chicken-noodle-soupA few days ago Ann and Peter Haigh, long-time hosts of Pittsburgh’s popular “On The Menu” radio show, talked with me about my new book, Soup Nights. Enthusiastic about the soups in the collection, they mentioned that they had tagged several to try. One that really grabbed their attention was Chicken Noodle Soup with Sautéed Mushrooms and Parmigiano, a new version of the comfort food classic. I wasn’t completely surprised by their singling out this soup because the testers for Soup Nights all marked it as one of their favorites. And, now that I am in full publicity mode for the book, I’ve noticed how often this recipe surfaces in conversations.

Since the chill of autumn makes all of us crave rich, warming soups, I’m happy to share the recipe. So, for all of you readers who are longing for a bowl of piping hot, soothing chicken noodle soup, here’s that familiar dish with some delicious creative touches.

Unfortunately, due to a production error, the final two steps of the recipe did not print properly. Below you will find the complete text. Continue reading

“Soup Nights” Published Today!

soupnights_cover

October 11 is the official launch date for my new book!

Soup Nights
Satisfying Soups and Sides for Delicious Meals All Year

In the pages of my new book, Soup Nights, you’ll find all sorts of soup adventures! Some soups are perfect for vegetarians, others focus on fish (think bouillabaisse and gumbo), and many highlight those nutrient-rich beans and grains (barley, quinoa, lentils to name a few) so popular today. You’ll also discover hearty, richly flavored dishes, such as classic onion soup gratiné to counter winter’s chill, as well as cooler choices, like an icy cucumber Vichyssoise, for sweltering days.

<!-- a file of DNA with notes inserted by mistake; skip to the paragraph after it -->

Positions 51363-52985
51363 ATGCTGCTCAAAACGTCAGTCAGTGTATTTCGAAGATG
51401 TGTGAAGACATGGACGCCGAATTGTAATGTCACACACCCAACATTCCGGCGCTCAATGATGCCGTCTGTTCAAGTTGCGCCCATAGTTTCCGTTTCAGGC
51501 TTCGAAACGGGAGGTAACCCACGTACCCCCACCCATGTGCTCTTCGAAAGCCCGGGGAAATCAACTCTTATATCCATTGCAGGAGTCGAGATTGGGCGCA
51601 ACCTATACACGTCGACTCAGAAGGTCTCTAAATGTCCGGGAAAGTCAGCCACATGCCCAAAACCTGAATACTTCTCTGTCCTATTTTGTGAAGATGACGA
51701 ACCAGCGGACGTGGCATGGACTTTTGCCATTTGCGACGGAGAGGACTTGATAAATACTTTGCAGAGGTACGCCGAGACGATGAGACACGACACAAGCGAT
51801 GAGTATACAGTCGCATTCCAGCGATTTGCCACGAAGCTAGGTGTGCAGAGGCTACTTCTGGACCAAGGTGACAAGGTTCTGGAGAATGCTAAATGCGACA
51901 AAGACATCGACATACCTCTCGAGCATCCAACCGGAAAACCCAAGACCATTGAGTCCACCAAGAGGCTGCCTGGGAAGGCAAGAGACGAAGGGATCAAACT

But, though we might wish to, one cannot live by soup alone. So, I’ve included recipes for fresh seasonal salads and inventive sandwiches—natural partners for soups—as well as for never-to-be-forgotten desserts. Alll were created to pair with the soups in this collection. These side dishes will help round out your meal’s soup star. You’ll find suggestions for delicious “soup night” menus after each soup recipe in this book.

I’ve spent the last year and a half working on this collection, and have been blessed each step of the way by help from many talented individuals. Rizzoli editor, Caitlin Leffel, gave me free rein to create recipes with extra tips and details so that home cooks everywhere will be able to make them successfully. Photographer Harry Zernike is responsible for the gorgeous photos, and food stylist, Joy Howard, for the creative food styling. And, Peter Alberg designed the book of my dreams. My tireless assistants spent hours in my kitchen helping to make the recipes fool-proof; a group of volunteer testers cooked, critiqued, and helped fine-tune them. There are never too many cooks in the kitchen!

In honor of its launch I’d like to share some recipes from Soup Nights with my readers!

A New Way with Carrot Cake

carrot-cake-squares-with-orange-syrup-and-creme-fraiche-icingThere are probably as many versions of carrot cake as there are cooks who make it. Although I’ve been convinced for years that my family’s favorite recipe for this classic cake,covered with cream cheese icing, could never be surpassed, I recently discovered a new interpretation that I like even better.

When my assistant, Emily Bell, returned from a walking trip to the Outer Hebrides, she called to say that she had tasted a fabulous carrot cake at an inn on this Scottish island outpost. I couldn’t imagine that it would be that different. “Try it!” she insisted. I did and was won over with my first bite. Continue reading